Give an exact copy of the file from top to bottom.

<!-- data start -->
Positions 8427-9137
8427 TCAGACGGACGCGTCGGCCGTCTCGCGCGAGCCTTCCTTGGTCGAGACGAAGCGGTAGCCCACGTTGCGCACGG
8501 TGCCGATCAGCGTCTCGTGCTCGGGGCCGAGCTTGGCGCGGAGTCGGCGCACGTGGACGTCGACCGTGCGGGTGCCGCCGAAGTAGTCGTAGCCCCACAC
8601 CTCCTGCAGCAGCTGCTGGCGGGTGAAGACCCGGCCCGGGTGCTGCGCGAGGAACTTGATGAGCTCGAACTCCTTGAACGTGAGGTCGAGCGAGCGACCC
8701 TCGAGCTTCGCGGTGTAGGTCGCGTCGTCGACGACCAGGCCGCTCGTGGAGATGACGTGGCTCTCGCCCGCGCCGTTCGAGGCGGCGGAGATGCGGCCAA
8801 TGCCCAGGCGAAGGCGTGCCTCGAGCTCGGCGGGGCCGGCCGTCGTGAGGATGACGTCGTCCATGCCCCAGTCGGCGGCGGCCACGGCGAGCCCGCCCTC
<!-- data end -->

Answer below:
Positions 8427-9137
8427 TCAGACGGACGCGTCGGCCGTCTCGCGCGAGCCTTCCTTGGTCGAGACGAAGCGGTAGCCCACGTTGCGCACGG
8501 TGCCGATCAGCGTCTCGTGCTCGGGGCCGAGCTTGGCGCGGAGTCGGCGCACGTGGACGTCGACCGTGCGGGTGCCGCCGAAGTAGTCGTAGCCCCACAC
8601 CTCCTGCAGCAGCTGCTGGCGGGTGAAGACCCGGCCCGGGTGCTGCGCGAGGAACTTGATGAGCTCGAACTCCTTGAACGTGAGGTCGAGCGAGCGACCC
8701 TCGAGCTTCGCGGTGTAGGTCGCGTCGTCGACGACCAGGCCGCTCGTGGAGATGACGTGGCTCTCGCCCGCGCCGTTCGAGGCGGCGGAGATGCGGCCAA
8801 TGCCCAGGCGAAGGCGTGCCTCGAGCTCGGCGGGGCCGGCCGTCGTGAGGATGACGTCGTCCATGCCCCAGTCGGCGGCGGCCACGGCGAGCCCGCCCTC